In 1909, Suzanne Valadon painted a large painting entitled Adam and Eve. If the theme is classic, its version does not lack audacity. Ignoring her marriage, the artist depicts herself radiant, picking the apple alongside her new lover André Utter, a friend of her son Maurice Utrillo and twenty-one years her junior. Seen from the front, in the simplest form, this Adam is one of the very first male nudes thus captured by a woman. To exhibit it at the Salon d’Automne in 1920, the painter had to dress it up with a vine branch, no doubt at the request of the organizers, who were not at all offended, however, by her own nudity!
This canvas of great freedom, which will be followed by other monumental nudes of her lover, introduces the exhibition that the Center Pompidou-Metz is devoting to Suzanne Valadon (1865-1938). More than half a century after the last retrospective dedicated to her in France by the National Museum of Modern Art, this tribute was eagerly awaited, as a crucial milestone in the vast movement for the rehabilitation of female artists.
She is self-taught
Why then did you hang on to Metz, from the introduction, La Danse à la ville by Renoir, where we find our cheeky girl, this time from behind, in an immaculate satin dress, locked in the arms of a man in tails? ? Should she thus be sent back from the start to her past as a model, to the misery of her young years, where to survive with her mother on the Montmartre hill she posed as a teenager for Puvis de Chavannes, Renoir, Steinlen or Lautrec, with whom she has an affair?
Admittedly, it was partly through their contact that Suzanne Valadon trained as an autodidact, signed a self-portrait in pastel at the age of 18, took up the brushes ten years later and dared to exhibit her drawings at the Société Nationale des Beaux -arts. This emancipation accomplished, however, she ceases all modeling activity. So much so that it would have seemed fairer to circumscribe this first period of his life in a separate room to fully deploy his own works.
Instead, a new awkwardness, the hanging gives a whole picture rail to a large slice of bread by Gustav Wertheimer which depicts the young woman as a fatal Mermaid, while just next door some twenty portraits painted by her are juxtaposed side by side, in a corner without retreat. Some of these works, however, fascinate with their unvarnished crudeness, such as this woman mending a sock, concentrating on her modest work but irradiated with tawny colors!
Inspired by Gauguin, Valadon outlines her figures in black and plays with the shimmering fabrics of her first husband, a cloth merchant. See this Portrait of Mauricia Coquiot, captured from a low angle like a powerful woman, her hand clasping her trendy dress, in a grip that seems to betray her appetite as a collector! “Never bring me a woman who is looking for the friendly or the pretty, I will disappoint her right away,” warned the painter.
Degas introduced him to engraving
In her self-portraits, she spares no more. “You have to be hard on yourself,” writes the one who, with her blue eyes, observes her beauty fade over the years and depicts herself, bravado, after the sixties, bare breasts and short hair. When she was younger, she had represented herself in the midst of her family – her elderly mother, her painter son and her lover Utter – as the true head of the family, her hand on her heart, like Dürer before her. That is to say his ambition as a painter!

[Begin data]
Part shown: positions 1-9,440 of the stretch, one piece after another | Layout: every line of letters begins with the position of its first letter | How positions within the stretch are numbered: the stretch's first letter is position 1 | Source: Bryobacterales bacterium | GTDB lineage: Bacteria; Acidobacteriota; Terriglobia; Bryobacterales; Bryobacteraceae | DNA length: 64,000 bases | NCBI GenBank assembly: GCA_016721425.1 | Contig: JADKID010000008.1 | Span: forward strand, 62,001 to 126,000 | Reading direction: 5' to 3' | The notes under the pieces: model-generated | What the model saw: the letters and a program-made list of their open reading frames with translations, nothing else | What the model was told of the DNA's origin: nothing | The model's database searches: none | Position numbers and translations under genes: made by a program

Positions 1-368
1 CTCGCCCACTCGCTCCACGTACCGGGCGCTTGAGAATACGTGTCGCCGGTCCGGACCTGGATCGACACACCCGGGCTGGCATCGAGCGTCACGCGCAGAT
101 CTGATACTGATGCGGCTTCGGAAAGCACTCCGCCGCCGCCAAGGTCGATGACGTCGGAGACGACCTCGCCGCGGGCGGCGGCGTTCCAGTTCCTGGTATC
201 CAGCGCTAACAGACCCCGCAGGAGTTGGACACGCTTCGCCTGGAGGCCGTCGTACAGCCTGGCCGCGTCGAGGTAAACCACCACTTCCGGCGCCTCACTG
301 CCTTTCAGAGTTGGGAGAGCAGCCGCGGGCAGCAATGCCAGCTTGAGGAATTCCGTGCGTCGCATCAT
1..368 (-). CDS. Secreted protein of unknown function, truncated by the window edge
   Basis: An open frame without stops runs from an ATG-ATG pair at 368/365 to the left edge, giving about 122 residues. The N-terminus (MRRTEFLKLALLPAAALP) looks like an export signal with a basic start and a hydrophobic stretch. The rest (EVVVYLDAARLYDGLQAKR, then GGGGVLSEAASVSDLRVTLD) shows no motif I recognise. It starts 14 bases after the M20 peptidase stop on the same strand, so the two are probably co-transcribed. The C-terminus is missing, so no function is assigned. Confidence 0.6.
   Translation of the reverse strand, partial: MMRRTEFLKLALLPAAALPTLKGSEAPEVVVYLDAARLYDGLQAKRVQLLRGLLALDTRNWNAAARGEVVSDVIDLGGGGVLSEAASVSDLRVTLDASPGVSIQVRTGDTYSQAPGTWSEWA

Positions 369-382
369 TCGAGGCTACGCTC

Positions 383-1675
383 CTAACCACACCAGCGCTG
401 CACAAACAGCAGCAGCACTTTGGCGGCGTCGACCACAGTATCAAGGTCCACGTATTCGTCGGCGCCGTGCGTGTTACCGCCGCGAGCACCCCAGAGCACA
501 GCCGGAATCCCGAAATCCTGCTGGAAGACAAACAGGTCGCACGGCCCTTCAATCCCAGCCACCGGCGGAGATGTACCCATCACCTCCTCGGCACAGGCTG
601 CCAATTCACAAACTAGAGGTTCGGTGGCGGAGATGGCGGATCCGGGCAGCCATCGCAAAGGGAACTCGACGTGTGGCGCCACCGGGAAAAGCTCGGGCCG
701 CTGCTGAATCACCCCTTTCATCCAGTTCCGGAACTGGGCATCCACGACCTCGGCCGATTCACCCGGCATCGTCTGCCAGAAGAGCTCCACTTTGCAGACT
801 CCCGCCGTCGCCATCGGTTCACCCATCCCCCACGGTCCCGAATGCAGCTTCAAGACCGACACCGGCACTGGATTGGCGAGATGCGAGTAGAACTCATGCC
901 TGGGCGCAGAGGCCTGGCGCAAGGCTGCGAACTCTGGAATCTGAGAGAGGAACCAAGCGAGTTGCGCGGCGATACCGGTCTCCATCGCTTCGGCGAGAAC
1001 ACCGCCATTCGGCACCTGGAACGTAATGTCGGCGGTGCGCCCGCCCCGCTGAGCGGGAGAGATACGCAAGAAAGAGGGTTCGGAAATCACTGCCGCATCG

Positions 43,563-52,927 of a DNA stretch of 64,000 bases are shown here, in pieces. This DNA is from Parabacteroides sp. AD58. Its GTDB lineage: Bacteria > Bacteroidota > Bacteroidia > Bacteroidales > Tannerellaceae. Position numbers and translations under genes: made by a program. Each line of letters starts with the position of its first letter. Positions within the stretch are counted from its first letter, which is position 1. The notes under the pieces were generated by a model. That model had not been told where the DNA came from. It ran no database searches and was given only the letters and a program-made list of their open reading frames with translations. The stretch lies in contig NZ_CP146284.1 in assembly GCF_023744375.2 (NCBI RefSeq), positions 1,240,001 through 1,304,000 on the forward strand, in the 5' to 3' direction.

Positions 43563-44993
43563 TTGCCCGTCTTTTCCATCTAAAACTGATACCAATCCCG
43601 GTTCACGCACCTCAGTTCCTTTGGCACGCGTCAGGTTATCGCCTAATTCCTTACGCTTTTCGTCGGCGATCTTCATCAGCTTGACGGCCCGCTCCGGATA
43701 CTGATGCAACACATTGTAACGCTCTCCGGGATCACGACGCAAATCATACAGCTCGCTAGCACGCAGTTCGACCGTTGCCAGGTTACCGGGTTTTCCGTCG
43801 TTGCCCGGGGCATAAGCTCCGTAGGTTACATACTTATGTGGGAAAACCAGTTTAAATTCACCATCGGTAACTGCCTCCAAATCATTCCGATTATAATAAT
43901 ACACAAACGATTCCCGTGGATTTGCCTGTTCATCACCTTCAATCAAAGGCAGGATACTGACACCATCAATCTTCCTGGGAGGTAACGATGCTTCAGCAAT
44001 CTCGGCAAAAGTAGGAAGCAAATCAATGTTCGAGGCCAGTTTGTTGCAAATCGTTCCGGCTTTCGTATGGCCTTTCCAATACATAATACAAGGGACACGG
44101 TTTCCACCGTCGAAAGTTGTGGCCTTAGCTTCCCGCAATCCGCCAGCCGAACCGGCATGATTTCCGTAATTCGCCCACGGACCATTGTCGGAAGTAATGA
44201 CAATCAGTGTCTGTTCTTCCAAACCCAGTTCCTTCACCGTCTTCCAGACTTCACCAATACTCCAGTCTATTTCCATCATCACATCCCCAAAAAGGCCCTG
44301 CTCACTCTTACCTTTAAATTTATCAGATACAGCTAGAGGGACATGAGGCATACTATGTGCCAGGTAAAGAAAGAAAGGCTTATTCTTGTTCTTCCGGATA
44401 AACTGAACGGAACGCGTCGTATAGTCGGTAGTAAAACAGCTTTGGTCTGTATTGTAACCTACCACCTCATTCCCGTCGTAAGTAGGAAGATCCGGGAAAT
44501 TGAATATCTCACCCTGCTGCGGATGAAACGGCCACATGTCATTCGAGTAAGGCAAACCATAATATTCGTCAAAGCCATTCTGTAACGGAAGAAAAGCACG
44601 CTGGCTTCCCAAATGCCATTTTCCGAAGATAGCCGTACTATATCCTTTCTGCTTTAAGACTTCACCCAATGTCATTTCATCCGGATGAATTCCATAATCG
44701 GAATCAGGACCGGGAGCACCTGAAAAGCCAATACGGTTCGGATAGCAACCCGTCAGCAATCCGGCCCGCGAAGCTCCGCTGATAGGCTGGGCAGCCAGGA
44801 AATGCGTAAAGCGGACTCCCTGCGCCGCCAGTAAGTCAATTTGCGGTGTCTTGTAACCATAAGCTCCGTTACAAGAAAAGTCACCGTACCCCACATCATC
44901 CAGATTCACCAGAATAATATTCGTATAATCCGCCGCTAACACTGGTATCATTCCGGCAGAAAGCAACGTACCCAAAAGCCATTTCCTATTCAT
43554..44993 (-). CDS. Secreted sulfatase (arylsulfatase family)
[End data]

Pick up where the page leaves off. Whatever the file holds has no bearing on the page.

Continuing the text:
An artist who encouraged her in this direction, very difficult at the time for a woman, moreover of very modest origin, it is Degas. On Lautrec’s advice, she brings him her drawings. Fascinated by his “supple and hard” line, he exclaims: “You are one of us! And buys one of his works, then around thirty others. On his own press, he introduced him to intaglio engraving. These two are made for each other, as revealed by a formidable collection of drawings in which the youngest sketches women and children in their toilets, without affectation or false modesty, fascinated by the elasticity of youthful bodies. But there again, why add a little perverse paintings of teenagers by Balthus? If there is a legacy of Valadon in his uninhibited relationship to the body, to the truth of the postures, we would rather have seen it on the side of the American portrait painter Alice Neel…
A queen in pajamas
In the last section dedicated to canvases of female nudes, some, firmly planted, look towards the Dryads of the young Picasso, others towards the colorful Odalisques of Matisse, but without ever tipping over into the avant-garde. We feel Valadon hesitating between slightly rogue works, with stockings and boots, likely to seduce his male collectors, and others where his models make fun of male desire. Some cross their legs or arms on their chest, curl up in a folded position or, like the black Venus, stare at us with a sly look and hide their pubis.
Enthroned as queen at the end of the journey, La Chambre bleue (1923), which shows a buxom woman, posing in striped pajamas, cigarette in her mouth and books at her feet, will become over time an icon of feminist art. . How far away she seems then, the young girl whom Renoir twirled at will!
An exhibition in three stages
At the Center Pompidou-Metzthe exhibition “Suzanne Valadon, a world of one’s own” brings together 131 of her works, confronted with around fifty of her contemporaries, until September 11th.
Nantes Museum of Arts will then host this retrospective, from October 27, 2023 to February 11, 2024, by shedding more light on the historical context, in particular the lives of the models and the evolution of the status of women artists at the beginning of the 20th century.
The National Art Museum of Catalonia in Barcelona will finally resume the exhibition from April 18 to September 1, 2024.